Atlantic Coast states should be proactive in boosting offshore wind energy as a solution to spiking electricity prices and impending carbon regulations, environmental groups say in a report released today. The report emphasizes the benefits of offshore wind — which it dubs an “energy gold mine” and “unmatched solution” for energy and environmental issues — and outlines the “critical role” of state governments in advancing the offshore market.
Apple Inc acknowledged on Wednesday it needs to address manufacturing partners’ carbon emissions and its own rising water consumption, though the iPhone maker said it had cut back sharply on greenhouse gas output. Apple last year hired former Environmental Protection Agency chief Lisa Jackson to push cleaner initiatives, amid past criticism over its emissions and use of toxic materials. Observers say it has improved its practices and earned better scores from groups such as Greenpeace.
“It’s more challenging in the United States because natural gas prices are lower and because terrestrial wind energy prices are also declining, making it hard for offshore wind to compete,” says Peter Asmus, principal with Navigant Consulting in San Francisco, in an interview. “The Obama administration’s recent executive order to cut carbon emissions helps but it is not enough to push it over the hump.” The US Department of Energy would like to have 54,000 megawatts of offshore wind by 2030. Those scenarios include development along Atlantic, Pacific, and Gulf coasts as well as in Great Lakes and Hawaiian waters, the agency says.
The Federal Energy Regulatory Commission, environmentalists and some grid operators are pressing a federal appeals court to revisit its decision tossing out a policy that provided incentives to electricity users to consume less power. In a series of filings to the U.S. Court of Appeals for the District of Columbia Circuit this week, FERC and various parties are seeking a rehearing en banc, meaning before all of the court’s judges, on the case focusing on the power-saving practice known as demand response.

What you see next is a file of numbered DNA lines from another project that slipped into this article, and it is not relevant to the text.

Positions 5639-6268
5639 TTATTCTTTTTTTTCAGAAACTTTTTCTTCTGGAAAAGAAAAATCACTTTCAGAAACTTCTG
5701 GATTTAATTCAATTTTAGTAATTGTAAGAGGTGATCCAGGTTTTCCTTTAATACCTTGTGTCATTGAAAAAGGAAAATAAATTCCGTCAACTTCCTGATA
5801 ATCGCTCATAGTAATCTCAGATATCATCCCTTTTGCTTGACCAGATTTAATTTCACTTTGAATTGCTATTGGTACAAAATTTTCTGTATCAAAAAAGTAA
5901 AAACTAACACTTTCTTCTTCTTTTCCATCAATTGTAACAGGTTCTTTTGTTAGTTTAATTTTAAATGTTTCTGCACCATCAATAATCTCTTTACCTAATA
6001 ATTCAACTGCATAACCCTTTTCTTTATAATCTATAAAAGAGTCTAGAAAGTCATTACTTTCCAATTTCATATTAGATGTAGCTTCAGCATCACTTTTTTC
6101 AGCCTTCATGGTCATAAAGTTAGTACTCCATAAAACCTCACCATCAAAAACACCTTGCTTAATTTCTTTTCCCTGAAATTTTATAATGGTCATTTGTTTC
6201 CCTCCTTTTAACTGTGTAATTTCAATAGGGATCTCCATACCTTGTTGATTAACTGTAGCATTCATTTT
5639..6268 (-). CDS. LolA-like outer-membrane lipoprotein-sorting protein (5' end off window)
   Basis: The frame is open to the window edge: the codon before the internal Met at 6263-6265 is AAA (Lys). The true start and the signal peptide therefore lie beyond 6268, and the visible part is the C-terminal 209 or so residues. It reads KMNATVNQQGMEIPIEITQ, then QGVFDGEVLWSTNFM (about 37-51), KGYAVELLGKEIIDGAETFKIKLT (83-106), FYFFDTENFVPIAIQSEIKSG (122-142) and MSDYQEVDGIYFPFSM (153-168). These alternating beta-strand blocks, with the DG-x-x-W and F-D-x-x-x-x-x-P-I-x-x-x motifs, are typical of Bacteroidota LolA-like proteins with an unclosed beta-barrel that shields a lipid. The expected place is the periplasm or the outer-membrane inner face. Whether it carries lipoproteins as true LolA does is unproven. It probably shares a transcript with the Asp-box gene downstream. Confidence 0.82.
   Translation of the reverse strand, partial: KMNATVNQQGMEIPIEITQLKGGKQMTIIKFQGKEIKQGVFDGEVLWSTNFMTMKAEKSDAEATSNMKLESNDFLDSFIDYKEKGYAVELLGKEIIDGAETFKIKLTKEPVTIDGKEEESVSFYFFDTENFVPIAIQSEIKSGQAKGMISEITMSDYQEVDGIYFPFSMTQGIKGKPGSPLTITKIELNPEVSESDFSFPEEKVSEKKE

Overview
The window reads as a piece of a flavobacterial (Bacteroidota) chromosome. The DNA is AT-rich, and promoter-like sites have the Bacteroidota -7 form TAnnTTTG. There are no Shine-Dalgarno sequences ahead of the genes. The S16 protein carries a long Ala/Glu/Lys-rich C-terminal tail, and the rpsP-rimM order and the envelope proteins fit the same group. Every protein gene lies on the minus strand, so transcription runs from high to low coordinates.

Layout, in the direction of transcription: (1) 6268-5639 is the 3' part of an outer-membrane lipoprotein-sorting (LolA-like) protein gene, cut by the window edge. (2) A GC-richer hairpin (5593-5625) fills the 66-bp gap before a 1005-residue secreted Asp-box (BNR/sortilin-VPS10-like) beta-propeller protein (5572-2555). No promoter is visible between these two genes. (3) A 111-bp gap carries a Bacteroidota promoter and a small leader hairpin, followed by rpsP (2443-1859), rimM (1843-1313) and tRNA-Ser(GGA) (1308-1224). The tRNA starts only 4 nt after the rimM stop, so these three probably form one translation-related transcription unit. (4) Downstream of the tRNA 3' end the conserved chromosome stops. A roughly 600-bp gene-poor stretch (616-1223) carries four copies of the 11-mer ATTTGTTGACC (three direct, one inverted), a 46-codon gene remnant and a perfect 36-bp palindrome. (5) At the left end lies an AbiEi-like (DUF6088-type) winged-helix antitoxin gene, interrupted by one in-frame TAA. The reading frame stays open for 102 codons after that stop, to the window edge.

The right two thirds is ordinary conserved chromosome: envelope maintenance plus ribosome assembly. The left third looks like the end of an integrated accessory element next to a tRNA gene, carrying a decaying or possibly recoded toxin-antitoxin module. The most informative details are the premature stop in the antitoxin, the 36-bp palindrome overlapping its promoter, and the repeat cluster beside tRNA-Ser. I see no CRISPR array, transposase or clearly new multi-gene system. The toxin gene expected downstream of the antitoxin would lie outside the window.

Here’s what your future will look like if we are to have a shot at preventing devastating climate change. Within about 15 years every new car sold in the United States will be electric. In fact, by midcentury more than half of the American economy will run on electricity. Up to 60 percent of power might come from nuclear sources. And coal’s footprint will shrink drastically, perhaps even disappear from the power suppl
The Senate is set to vote next week on President Obama’s pick to lead the Federal Energy Regulatory Commission after a delicate agreement was reached stating that the nominee would not actually take the helm of the agency for almost a year. Majority Leader Harry Reid (D-Nev.) filed cloture yesterday to vote Tuesday on the nominations of Norman Bay to be a member of FERC until 2018 and the White House choice to head the commission, and for Cheryl LaFleur to another five-year term as commissioner.
Following the publication of a progress report about the BBC’s science coverage, journalists within the company are being required to attend seminars designed to prevent “undue attention to marginal opinion” and “over-rigid application of editorial guidelines on impartiality” within scientific topics.
Offshore wind is the key to the European Union’s commitment to a legally binding target to meet 20 percent of its energy consumption through renewable energy by 2020. Under plans submitted by E.U. member states, as much as 43.3 gigawatts of offshore wind capacity is supposed to be deployed by 2020. But the pace of installation is falling well behind this ambitious target — roughly the equivalent of 40 large electric generating plants. The gap is 14 percent at the moment, according to the European Wind Energy Association (EWEA), with France and Germany, in particular, significantly behind.
Gov. Chris Christie (R) may have fallen out of love with cap and trade years ago, but his state is still struggling to complete the divorce papers. New Jersey has been trying to extricate itself from the Regional Greenhouse Gas Initiative — a cap-and-trade system spanning nine states in the Northeast — since 2011, when Christie first suspended participation in the program. But his administration had to restart the separation process this year after the state Superior Court ruled that it had provided insufficient opportunity for public participation.
has already allotted more time than usual for public input on its bid to regulate power plant greenhouse gas emissions, but one industry group wants an even longer public comment period. The Electric Reliability Coordinating Council yesterday asked EPA Administrator Gina McCarthy in a letter for an additional 60 days of public comment time beyond the 120 days the agency has already provided.